Theatre Review: “Mousetrap” merits more applause

February 7, 2010


So . . . it’s terribly, terribly hard to cast a community theatre production in which all of the actors seem perfectly suited to their roles.

Directors facing a shortage of age-appropriate, gender-appropriate or (dare it even be said) talented actors have been known to take liberties with a playwright’s carefully-concocted casting notes, lassoing family members into taking unsuitable parts, changing male roles into female ones, or allowing an actor to speak a singing role, à la Rex Harrison in My Fair Lady.

Lucky for Central Coast audiences, it appears that the director of Santa Maria Civic Theatre’s third offering of its 2009-10 season didn’t have to go to such lengths. Larry Kaml has assembled a fine cast that individually and collectively looks just right for the mysterious and melodramatic Agatha Christie classic The Mousetrap.

A short synopsis for those unfamiliar with this period piece (don’t worry – no spoilers here): one of several guests snowbound at a remote English country inn circa 1952 is brutally murdered, and unless the innkeepers and the other guests can figure out which one of them did it (cue the menacing music), the murderer will most certainly kill again.

Within that context, every character is a suspect, and every character a potential victim. One by one each player is introduced, with ominous radio news announcements, unexpected arrivals and perfectly-timed theatrics meant to call attention to even the smallest details. At one point one of the innkeepers makes the observation that “all our guests are either unpleasant or odd” – and it’s up to the audience to guess which is which (at least until the curtain comes down on the third act).

The importance of timing can’t be overstated as this “deadly” mystery with plenty of laughs unfolds. The frequent and often energetic comings and goings of characters as well as the sound and lighting cues keep actors on their toes and audience members engaged. Opening night presented a couple of minor pacing problems and a missed cue here and there – but nothing these diligent actors can’t fix.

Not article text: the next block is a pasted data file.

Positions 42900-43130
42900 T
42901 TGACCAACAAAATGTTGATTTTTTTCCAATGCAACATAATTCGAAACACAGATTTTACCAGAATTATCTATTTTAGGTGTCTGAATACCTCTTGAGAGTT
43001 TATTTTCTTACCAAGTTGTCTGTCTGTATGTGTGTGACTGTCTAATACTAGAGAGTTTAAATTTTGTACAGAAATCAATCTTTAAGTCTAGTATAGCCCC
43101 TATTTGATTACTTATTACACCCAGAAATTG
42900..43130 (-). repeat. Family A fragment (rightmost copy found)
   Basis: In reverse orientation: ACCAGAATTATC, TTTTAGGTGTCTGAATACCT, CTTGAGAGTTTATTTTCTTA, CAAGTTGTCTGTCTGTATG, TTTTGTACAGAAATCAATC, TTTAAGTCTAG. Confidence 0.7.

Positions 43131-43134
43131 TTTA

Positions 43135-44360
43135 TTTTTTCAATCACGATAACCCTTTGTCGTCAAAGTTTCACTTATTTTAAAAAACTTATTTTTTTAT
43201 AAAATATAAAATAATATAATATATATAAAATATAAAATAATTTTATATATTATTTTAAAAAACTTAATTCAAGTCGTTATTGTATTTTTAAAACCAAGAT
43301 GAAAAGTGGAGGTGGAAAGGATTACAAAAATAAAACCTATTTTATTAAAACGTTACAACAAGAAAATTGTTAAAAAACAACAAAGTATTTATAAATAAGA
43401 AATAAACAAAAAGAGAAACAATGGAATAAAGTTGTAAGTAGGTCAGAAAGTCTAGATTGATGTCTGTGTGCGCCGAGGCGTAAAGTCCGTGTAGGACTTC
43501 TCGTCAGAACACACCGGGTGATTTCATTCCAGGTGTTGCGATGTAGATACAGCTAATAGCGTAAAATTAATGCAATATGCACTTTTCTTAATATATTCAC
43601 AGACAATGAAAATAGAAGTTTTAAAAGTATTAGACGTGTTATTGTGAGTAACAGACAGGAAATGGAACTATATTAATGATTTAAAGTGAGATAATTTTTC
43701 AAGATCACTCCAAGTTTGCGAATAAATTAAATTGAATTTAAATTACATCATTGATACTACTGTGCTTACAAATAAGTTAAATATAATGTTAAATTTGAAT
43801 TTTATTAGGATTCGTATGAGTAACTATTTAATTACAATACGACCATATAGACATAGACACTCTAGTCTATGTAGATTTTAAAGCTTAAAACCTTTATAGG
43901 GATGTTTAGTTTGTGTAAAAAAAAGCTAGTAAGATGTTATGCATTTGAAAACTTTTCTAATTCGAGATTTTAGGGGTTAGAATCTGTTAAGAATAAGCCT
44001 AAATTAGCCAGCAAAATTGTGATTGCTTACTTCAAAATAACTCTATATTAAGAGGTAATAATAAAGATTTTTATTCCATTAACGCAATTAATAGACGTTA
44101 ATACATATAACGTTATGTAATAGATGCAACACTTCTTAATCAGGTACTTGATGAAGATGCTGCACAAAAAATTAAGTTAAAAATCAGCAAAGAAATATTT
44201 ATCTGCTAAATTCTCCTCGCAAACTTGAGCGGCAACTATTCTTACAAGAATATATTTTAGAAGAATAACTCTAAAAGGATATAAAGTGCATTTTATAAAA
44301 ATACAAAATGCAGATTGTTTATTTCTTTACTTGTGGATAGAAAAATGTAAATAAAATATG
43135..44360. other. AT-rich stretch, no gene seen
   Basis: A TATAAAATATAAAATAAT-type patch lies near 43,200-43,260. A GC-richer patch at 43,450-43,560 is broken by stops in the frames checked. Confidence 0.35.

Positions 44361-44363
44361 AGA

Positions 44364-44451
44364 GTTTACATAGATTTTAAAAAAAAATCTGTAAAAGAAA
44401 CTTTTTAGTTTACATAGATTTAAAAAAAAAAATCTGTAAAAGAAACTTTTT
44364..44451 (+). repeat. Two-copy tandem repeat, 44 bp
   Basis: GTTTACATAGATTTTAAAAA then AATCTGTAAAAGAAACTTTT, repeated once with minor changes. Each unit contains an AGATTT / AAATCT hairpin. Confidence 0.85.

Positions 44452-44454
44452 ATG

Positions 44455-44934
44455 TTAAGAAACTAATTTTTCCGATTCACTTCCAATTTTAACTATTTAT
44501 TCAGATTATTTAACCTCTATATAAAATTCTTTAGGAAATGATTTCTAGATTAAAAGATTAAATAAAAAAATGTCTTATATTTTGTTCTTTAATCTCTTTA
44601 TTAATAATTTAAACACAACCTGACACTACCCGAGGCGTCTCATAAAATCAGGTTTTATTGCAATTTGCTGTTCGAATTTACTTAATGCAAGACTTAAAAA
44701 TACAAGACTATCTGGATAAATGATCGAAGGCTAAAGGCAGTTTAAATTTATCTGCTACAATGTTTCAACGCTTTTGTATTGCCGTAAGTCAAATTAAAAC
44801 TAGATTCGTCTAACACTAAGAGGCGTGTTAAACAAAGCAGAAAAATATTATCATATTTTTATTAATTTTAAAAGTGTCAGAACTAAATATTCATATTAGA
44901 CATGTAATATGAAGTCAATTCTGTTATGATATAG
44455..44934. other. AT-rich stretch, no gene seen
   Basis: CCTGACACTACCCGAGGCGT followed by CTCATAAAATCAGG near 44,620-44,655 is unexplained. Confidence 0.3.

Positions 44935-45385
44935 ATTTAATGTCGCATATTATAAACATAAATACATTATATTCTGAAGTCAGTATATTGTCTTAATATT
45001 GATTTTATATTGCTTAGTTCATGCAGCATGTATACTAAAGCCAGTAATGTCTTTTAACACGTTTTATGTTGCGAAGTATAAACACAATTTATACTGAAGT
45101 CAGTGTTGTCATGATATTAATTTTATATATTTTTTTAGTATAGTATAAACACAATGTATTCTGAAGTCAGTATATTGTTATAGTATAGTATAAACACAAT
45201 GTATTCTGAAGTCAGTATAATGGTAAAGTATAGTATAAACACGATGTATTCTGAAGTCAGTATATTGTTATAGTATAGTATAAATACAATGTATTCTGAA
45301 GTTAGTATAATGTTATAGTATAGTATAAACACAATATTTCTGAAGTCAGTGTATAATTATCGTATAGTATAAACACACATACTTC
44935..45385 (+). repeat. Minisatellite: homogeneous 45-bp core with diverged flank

Among the most diligent is Aiyani Mersai (Miss Casewell), arguably one of the most engaged, and engaging, performers in this production. A graduate of PCPA, she brings a focused, steady clarity to her role as one of many guests who aren’t quite what they seem.

SMCT newcomer Ariel Wesler as Christopher Wren, the first guest to arrive at the inn, takes such obvious great delight in his role that he more than lives up to the many colorful adjectives later applied to him by other characters (“peculiar” certainly winning out as most appropriate).

Wesler’s energy level is matched by that of another newcomer to SMCT, Valor McConnell. They, along with Angela Hutt-Chamberlin, Iain Freckleton, Ron Kewish, David Pera and Judie Kewish do Agatha Christie and director Larry Kaml proud as they play out some pretty sinister hijinks to a quite satisfying conclusion.

The production’s program notes refer to the enduring nature of The Mousetrap and the playwright’s ability to “keep audiences on the edge of their seats as well as keeping the seats filled.” Unfortunately, the opening night audience, while responsive and appreciative, was quite small. This production, its actors and its crew, deserve better from Central Coast theatre-goers.

In the “Behind the Scenes” department, assistant director Jennifer Hannegan is credited with the lighting design, and director Larry Kaml is credited with the set design. Both rate a standing ovation for their skillful double duty on a play as complex as The Mousetrap.

There’s still time to catch the show, which runs through Feb. 27. Visit the CalCoastNews Community Event Calendar for details.